# StatEL : Comparison of an observed mean with a theoretical mean

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Example : in a candies factory, we want to know if candy bags, automatically filled with machines, have a weight that does not differ too much from 65g. Thus, we select aleatory n bags, all weighed with the same machine and we calculate the mean weight (that is not exactly 65g). The goal of our study is to compare this observed mean weight with a theoretical weight in order to know if gap between both weights is significant or simply due to chance.

# 1 - Principles of comparaison test of an observed mean with a theoretical mean :

We have a sample whose mean (m) and variance () are estimators of the mean (µ) and of variance (θ²) of the population from which sample has been extracted. The question is : if m is different from a theoretical µ0 (which is easy to check), is it the same for µ ?

• Null hypothesis : "H0 = µ and µ0 are equal"
• Alternative hypothesis : "H1 = µ and µ0 are different"

We check values of the difference d = (m - µ0). If sample comes from theoretical population, d will be, in mean, near from 0.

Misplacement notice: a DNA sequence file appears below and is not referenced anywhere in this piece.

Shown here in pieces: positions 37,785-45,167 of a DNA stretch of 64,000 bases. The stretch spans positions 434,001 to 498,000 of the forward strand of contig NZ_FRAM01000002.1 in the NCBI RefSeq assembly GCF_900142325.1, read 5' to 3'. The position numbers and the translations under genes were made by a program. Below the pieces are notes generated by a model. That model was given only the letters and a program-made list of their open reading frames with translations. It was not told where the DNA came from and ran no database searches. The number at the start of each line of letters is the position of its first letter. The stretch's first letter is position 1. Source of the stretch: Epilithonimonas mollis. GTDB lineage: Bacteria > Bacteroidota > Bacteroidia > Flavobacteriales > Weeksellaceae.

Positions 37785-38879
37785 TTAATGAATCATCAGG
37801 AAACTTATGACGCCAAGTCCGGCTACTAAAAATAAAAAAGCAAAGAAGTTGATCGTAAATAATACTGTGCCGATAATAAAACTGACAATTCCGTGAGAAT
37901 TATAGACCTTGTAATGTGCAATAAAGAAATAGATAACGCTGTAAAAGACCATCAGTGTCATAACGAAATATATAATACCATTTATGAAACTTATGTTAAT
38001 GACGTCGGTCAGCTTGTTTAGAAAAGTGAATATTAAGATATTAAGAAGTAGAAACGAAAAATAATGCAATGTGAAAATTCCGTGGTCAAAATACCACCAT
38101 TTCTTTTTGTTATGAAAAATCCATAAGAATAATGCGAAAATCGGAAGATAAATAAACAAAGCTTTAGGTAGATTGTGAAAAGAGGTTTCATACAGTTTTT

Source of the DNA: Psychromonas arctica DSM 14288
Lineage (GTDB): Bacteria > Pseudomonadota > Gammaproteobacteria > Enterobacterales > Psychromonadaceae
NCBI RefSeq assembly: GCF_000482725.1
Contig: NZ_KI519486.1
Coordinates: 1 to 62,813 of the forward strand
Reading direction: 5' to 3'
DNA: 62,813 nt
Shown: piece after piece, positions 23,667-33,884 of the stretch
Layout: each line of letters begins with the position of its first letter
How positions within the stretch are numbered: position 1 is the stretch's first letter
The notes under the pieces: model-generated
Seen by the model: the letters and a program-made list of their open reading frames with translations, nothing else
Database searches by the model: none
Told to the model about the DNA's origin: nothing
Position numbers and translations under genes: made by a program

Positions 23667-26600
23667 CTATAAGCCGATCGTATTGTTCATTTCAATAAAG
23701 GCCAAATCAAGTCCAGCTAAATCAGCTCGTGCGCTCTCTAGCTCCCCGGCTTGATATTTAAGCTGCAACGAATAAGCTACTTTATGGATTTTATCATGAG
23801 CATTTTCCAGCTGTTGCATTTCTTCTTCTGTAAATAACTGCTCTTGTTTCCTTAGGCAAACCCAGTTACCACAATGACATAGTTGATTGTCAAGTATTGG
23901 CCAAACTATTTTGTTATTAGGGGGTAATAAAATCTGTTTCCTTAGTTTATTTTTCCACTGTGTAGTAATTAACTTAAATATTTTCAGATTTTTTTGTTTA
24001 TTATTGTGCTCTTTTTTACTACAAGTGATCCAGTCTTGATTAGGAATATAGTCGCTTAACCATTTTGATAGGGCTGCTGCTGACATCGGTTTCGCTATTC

• In case of great effectives (n > 30), we compare Z value with the limit value from the Z statistic table : • In case of small effectives, we compare t value with the limit value from the Student table with df = n - 1 : • Conditions to use the test (automatically checked by StatEL) : normal distribution of the sample

# 2 - Launch of comparaison test of an observed mean with a theoretical mean :

StatEL requires you to select the cells range of the studied group. To proceed the selection, you just have to clic on the first cell of your data with the mouse and to stretch until the last cell of your data. Then, you just have to specify the value of theoretical mean. # 3 - Results of comparaison test of an observed mean with a theoretical mean :

Results display on a new sheet of you Excel file :

• table of selected data on the left
• table of descriptive statistics
• calculation results
• tested hypothesis
• litteral conclusions of the test In the mentioned example, StatEL explains clearely that the observed mean is significantly different from the theoretical mean 65, with a p-value (risk to make a mistake) lower than 0,00001.

It is also specified that conditions of the test are respected (conditions checked with StatEL transparently for the user) ; the user can thus trust results.

A "Whiskers plot" is displayed to illustrate results : ad Science Company - 55, Boulevard Pereire, 75017 PARIS - France